The Imaginarium of Doctor Parnassus

24 05 2010

“This world we live in is full of enchantment for those with eyes to see it.”

That is a quote from The Imaginarium of Doctor Parnassus (2009), Terry Gilliam’s tenth film as sole director. It is also the thematic thread that ties all his work together, from the childhood fantasy of Time Bandits (1981) to the supernatural wonderland of The Brothers Grimm (2005). For over 30 years, Gilliam has been bringing old-fashioned magic to the screen, despite audiences becoming increasingly cynical and jaded over that time.

If the veteran storyteller was once Sam Lowry, battling a faceless system in order to keep his dreams alive, he’s now Doctor Parnassus (Christoher Plummer), an aging showman whose magic mirror fails to spark the interest of a public captivated instead by the bright, shiny objects of consumerism. And yet he persists because he must—it’s too depressing to think that most people will choose cheap thrills over the power of the imagination, given the choice.

In the film this is depicted via a series of bets between Parnassus and Mr. Nick (Tom Waits), each vying for the chance to win human souls. Parnassus’ Imaginarium offers anyone who steps into his mirror a choice between the rewarding challenges of their higher purpose in life versus the baser delights of ol’ Nick himself. For an alcoholic, this is the choice between a “12 x 12 x 12 step program” on the one hand and a lounge bar on the other, and for each person who enters the Imaginarium, the choice is just as personal.

And so Parnassus travels through the streets of London with his accompanying show and troupe, hoping to prove himself right—that people, at heart, want imagination and magic—despite all evidence to the contrary.

It’s hardly a secret that Parnassus was Heath Ledger’s final film before his untimely death. Gilliam’s films have often been the victims of behind-the-scenes catastrophe, and so it only seems fitting that possibly his most personal project to date is also the film that he managed to salvage against the greatest odds. (He’s now working again on The Man Who Killed Don Quixote, a film he started in 2000 that similarly met with disaster.)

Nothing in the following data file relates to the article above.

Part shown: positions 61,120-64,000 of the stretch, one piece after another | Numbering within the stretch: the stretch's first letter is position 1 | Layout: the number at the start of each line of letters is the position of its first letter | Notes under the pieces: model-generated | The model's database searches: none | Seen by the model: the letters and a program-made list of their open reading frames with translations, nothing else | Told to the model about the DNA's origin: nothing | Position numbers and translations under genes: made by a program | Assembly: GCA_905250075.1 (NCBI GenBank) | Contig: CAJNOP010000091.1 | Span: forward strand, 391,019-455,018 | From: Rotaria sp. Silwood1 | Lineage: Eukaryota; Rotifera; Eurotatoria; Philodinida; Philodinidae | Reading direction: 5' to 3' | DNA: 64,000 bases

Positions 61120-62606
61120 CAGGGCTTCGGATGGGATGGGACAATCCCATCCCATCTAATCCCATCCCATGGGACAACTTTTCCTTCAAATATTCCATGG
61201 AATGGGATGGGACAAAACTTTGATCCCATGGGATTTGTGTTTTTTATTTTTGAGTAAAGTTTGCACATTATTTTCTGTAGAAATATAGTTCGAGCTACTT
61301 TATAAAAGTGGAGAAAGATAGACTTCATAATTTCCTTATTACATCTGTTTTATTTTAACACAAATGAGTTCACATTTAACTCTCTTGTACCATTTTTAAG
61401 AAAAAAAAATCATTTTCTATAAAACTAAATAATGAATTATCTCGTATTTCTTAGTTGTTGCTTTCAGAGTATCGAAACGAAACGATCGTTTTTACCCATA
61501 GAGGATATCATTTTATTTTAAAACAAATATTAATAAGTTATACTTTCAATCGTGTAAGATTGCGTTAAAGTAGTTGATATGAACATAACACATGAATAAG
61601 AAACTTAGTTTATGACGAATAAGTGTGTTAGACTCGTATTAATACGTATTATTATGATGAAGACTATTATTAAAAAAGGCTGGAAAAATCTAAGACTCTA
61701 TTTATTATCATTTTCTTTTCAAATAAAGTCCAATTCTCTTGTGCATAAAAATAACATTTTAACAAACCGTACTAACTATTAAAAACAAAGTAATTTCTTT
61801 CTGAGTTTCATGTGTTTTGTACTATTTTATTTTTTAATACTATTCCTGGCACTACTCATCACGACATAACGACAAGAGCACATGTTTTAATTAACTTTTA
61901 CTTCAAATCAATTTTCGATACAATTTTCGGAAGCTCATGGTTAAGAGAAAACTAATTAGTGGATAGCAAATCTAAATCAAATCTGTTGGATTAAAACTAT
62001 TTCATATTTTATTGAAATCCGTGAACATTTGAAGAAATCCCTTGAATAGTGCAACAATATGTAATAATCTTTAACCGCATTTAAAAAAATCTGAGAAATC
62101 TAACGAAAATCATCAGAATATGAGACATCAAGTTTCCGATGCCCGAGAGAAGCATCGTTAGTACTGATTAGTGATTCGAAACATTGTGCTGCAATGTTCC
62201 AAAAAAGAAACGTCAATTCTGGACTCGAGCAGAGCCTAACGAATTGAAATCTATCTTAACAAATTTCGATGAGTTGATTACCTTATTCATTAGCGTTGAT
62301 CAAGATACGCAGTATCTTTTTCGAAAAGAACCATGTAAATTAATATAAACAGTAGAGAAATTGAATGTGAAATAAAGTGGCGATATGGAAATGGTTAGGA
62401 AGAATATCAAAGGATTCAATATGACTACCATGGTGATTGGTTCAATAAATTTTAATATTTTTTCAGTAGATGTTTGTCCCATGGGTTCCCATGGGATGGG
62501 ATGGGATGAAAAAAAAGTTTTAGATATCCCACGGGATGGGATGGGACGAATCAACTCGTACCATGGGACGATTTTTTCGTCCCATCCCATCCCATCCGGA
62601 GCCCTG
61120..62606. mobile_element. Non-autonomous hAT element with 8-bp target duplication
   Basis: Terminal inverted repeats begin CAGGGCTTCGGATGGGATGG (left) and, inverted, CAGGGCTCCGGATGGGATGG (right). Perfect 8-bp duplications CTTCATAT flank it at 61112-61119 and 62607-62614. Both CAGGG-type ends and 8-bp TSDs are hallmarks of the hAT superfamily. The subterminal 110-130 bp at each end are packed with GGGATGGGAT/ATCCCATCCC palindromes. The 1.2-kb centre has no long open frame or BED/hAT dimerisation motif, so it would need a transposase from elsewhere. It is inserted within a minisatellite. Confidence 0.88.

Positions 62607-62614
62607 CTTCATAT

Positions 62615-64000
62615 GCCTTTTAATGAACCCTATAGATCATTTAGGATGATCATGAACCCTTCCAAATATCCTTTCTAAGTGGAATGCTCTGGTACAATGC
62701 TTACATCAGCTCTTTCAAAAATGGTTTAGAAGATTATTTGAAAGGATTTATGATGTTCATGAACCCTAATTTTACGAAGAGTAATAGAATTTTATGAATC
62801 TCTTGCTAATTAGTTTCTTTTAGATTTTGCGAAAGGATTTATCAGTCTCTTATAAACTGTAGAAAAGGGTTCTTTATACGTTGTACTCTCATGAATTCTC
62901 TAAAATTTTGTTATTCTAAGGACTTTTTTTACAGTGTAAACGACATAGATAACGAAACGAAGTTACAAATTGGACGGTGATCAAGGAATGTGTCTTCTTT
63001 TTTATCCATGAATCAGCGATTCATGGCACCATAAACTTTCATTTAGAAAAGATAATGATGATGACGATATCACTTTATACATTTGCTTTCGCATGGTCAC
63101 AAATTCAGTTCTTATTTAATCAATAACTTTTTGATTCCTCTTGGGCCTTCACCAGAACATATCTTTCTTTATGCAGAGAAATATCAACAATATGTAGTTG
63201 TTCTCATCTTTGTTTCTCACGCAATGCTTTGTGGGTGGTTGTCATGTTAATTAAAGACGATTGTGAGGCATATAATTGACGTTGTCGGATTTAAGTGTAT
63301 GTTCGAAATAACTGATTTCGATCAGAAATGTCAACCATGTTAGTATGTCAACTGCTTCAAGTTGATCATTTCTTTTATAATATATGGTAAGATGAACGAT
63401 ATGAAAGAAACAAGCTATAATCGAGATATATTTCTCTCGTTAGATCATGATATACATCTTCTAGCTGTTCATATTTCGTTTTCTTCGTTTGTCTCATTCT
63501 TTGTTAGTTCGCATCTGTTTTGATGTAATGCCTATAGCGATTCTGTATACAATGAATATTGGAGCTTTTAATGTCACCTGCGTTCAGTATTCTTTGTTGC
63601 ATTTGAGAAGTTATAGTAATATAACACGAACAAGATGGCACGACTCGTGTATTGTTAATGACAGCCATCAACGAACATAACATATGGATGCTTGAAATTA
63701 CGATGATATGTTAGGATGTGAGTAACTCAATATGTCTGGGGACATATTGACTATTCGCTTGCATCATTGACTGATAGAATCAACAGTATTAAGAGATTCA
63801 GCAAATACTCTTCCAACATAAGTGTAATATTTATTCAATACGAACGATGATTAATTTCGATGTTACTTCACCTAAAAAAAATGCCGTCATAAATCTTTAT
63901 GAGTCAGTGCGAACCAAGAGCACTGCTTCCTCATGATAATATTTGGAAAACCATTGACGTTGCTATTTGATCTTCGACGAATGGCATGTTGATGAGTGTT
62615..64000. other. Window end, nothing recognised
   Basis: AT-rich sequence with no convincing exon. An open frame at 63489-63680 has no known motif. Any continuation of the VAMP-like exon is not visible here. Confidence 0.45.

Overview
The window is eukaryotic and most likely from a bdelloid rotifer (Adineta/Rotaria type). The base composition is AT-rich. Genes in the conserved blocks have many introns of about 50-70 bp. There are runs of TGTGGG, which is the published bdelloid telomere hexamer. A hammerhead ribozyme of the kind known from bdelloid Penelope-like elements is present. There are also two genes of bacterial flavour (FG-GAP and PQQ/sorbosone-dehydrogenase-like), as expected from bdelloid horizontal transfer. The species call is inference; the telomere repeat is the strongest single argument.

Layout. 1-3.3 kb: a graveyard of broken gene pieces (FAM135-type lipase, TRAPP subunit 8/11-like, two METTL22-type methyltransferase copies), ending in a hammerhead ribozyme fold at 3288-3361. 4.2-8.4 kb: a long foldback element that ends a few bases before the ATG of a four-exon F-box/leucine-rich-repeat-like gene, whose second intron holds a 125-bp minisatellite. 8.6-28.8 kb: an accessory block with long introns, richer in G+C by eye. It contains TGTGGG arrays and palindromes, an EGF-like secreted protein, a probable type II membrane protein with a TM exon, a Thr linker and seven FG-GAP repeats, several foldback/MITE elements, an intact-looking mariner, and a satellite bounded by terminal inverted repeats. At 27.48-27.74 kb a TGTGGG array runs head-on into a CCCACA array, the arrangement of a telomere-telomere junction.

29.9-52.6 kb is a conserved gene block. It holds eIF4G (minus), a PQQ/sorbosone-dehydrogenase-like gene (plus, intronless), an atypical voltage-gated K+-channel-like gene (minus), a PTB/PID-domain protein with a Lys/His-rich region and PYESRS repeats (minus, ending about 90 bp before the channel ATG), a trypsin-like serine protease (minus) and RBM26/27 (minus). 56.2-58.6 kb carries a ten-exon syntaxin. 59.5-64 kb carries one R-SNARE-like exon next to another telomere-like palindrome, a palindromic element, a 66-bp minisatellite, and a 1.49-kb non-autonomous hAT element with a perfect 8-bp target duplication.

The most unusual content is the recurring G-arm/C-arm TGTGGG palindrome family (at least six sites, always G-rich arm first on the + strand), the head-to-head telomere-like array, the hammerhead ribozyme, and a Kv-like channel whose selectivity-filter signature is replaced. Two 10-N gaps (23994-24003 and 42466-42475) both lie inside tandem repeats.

Here Ledger plays Tony, a mysterious stranger found hanging from Blackfriars Bridge, whose ideas for attracting new customers could be just what Parnassus needs to win his latest bet. Meanwhile, the stakes are now higher than ever, with Mr. Nick breathing down Parnassus’ neck at every opportunity.

I first saw The Imaginarium of Doctor Parnassus late last year at the cinema, and while intrigued, I was unsure of my ultimate opinion. There was a nagging sense that the end result was simply the best made of a bad situation, and more a reconstruction of “what might have been” than a finished film proper.

But seeing it again, those complaints seem both unfair and unjustified. This a return to form for Gilliam and his first truly fantastical work since The Adventures of Baron Munchausen (1988), not coincidentally the last film (until now) that he co-wrote with Charles McKeown. Ledger’s absence in no way compromises their vision here, and the use of Johnny Depp, Jude Law and Colin Farrell to play Tony inside the Imaginarium is inspired. In fact, the choice to have a duplicitous character take on more than one face when inside the mirror-world almost seems planned from the start.